Like P.Z., I’ve been busy, busy, busy. TAM is a whirlwind of activity. Yesterday morning, I did my talk for the Science-Based Medicine workshop. Turnout was damned near standing room only, which makes me ask: Why would so many people be interested in hearing five somewhat geeky doctors pontificate about recurring themes in alternative medicine?…

From deep in the heart of Sin City…

There won’t be a new post today, as you probably have figured out. The reason is that I’m at The Amaz!ing Meeting, where I’ll be participating in the Science-Based Medicine Workshop today and a panel discussion on Saturday. Yesterday afternoon after arriving, I was busy putting the finishing touches on my talk, and then in…

A disturbing post on an anti-vaccine blog

I’m on my way to The Amaz!ng Meeting today; so I’m not sure I have time for the usual bit of Orac-ian logorrheic blogging that I somehow manage to churn out almost every day. In fact, I had thought of just running another rerun so that I don’t have to worry about it. But worry…

There’s a website out there that calls itself Opposing Views. I haven’t visited it in a while, but its very reason for existence and philosophy seems to be built on the “tell both sides” fallacy that so irritates me. In other words, Opposing Views appears to be built from the ground up to provide “balance”…

Remember Helen Ratajczak? A few months ago, CBS News’ resident anti-vaccine reporter Sharyl Attkisson was promoting Ratajczak’s incompetent “analysis” of evidence that she views as implicating vaccines in the pathogenesis of autism entitled Theoretical aspects of autism: causes–A Review (which is available in all its misinforming glory here). I applied some not-so-Respectful Insolence to the…

Reiki in the ICU?

One of the recurrent themes of this blog is to point out, analyze, and discuss the creeping infiltration of pseudoscience into medicine. In particular, it irks me that so many physicians, who really should know better, so easily fall for the siren song of quackery for whatever reason, be it a misguided desire to be…

I just saw something I don’t see every day. Or every week. Or every month. Or even every year. I frequently complain about supplements on this blog. Well, not supplements per se but rather the double standard we have in this country when it comes to supplements. Basically, supplements are about as close to unregulated…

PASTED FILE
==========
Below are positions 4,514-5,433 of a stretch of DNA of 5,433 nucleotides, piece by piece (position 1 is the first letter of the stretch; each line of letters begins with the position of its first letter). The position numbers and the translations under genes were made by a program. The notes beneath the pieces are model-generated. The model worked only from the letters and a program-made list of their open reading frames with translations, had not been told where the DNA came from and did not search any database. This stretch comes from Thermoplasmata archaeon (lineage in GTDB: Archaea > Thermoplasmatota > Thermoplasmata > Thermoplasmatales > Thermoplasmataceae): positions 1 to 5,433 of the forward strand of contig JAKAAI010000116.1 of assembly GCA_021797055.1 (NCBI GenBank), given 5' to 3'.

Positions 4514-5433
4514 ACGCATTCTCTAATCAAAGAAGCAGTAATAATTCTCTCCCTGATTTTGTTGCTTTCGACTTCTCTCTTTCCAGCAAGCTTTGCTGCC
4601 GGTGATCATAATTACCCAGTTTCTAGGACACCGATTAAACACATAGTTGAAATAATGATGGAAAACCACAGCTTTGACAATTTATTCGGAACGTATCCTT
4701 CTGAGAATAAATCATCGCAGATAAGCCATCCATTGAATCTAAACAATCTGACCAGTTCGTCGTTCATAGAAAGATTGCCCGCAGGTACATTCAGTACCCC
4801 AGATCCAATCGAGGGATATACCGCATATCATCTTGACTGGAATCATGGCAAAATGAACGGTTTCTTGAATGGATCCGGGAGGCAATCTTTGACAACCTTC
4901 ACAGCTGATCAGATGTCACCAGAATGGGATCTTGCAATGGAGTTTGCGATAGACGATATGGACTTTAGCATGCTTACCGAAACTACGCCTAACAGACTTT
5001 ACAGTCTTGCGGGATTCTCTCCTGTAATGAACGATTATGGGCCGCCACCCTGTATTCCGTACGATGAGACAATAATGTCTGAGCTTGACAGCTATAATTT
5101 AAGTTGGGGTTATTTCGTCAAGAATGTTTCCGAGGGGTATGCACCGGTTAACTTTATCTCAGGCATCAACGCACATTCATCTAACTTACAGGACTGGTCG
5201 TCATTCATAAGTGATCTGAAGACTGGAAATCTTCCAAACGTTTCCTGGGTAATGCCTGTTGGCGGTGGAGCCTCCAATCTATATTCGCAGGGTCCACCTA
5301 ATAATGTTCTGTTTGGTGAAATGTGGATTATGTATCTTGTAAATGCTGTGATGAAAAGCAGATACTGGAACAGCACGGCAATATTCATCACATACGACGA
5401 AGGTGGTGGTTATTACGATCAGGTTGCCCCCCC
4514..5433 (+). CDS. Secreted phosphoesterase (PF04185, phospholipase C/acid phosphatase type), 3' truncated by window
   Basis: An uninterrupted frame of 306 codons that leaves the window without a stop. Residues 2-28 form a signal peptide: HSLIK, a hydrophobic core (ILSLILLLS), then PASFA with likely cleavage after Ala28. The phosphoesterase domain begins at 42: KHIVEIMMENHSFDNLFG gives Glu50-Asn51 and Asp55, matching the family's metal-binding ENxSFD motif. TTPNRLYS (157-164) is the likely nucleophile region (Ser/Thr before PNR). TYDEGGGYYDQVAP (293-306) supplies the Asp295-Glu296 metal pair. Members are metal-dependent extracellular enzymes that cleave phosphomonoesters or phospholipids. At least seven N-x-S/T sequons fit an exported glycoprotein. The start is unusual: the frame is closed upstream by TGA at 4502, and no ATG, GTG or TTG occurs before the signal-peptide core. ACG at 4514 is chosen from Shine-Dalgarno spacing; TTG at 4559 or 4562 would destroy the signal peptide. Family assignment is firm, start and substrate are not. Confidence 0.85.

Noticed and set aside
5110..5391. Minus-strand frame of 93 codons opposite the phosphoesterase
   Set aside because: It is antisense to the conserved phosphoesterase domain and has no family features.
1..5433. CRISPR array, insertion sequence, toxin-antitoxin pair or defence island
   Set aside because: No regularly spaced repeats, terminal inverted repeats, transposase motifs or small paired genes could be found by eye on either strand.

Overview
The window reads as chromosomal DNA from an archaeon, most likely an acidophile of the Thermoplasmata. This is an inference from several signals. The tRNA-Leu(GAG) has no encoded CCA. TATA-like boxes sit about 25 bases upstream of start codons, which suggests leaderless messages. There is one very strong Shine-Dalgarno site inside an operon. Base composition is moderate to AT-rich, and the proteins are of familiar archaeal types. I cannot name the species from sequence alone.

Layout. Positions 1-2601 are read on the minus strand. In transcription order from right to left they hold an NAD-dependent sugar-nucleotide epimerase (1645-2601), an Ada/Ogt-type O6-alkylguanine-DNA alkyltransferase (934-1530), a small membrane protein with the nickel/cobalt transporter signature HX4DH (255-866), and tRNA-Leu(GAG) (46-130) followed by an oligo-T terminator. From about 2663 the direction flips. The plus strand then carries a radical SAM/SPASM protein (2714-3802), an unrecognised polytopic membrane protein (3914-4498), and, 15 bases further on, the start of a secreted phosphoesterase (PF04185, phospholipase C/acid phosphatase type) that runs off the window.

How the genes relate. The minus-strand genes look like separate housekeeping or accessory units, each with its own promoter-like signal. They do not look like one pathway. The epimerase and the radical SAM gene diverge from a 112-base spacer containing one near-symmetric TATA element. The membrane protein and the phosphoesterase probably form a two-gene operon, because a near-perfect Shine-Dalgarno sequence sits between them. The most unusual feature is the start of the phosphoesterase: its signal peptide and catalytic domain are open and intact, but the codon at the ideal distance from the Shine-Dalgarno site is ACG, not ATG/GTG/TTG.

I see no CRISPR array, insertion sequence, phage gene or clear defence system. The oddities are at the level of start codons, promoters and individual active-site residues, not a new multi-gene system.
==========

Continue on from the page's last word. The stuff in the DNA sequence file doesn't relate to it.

What did the poor Haitians ever do to deserve this? Think about it. A year and a half ago, they suffered through an enormous earthquake that will take them decades, maybe even a lifetime, to recover from fully; that is, if they ever do recover from it fully. Since then, they’ve received massive amounts of…

Darn it all! I knew they’d find us out. I just knew it: Actually, I’m happy. Our diversion has worked. While the conspiracy loons will be protesting the lesser of two meetings, the real work in crushing conspiracies and ensuring our world domination will be some 600 miles away in Las Vegas at The Amaz!ng…

I saw this story on Friday and almost couldn’t wait the weekend to blog about it. However, since the conference that was brought to my attention isn’t until November, I ultimately decided that it would keep. At least until now. This story is about Francis Collins, the director of the National Institutes of Health. Unlike…

Independence Day open thread

Happy Independence Day, everyone! Believe it or not, your normally blogorrheic host is taking this holiday off. For one thing, I have to work on my talk for the Science-Based Medicine workshop at The Amaz!ng Meeting 9 next week. For another thing, I have a fair amount of work for my actual job to do…

Homeopathy for malaria? Again?

I know I’ve said it many, many times before, but it’s something that, in my opinion at least, can’t be repeated too often. Homeopathy is ridiculous. Arguably, it’s the most ridiculous of “alternative” therapies ever conceived. And that’s saying a lot. After all, among “complementary and alternative medicine” (CAM) or “integrative medicine” (IM), we have…

Regular readers know that I’m a bit of a connoisseur of pareidolia, so much so that I even have a category devoted to it. For those not familiar with the concept, pareidolia is nothing more than seeing patterns in things. One of the most famous examples is seeing faces, animals, or other objects in clouds.…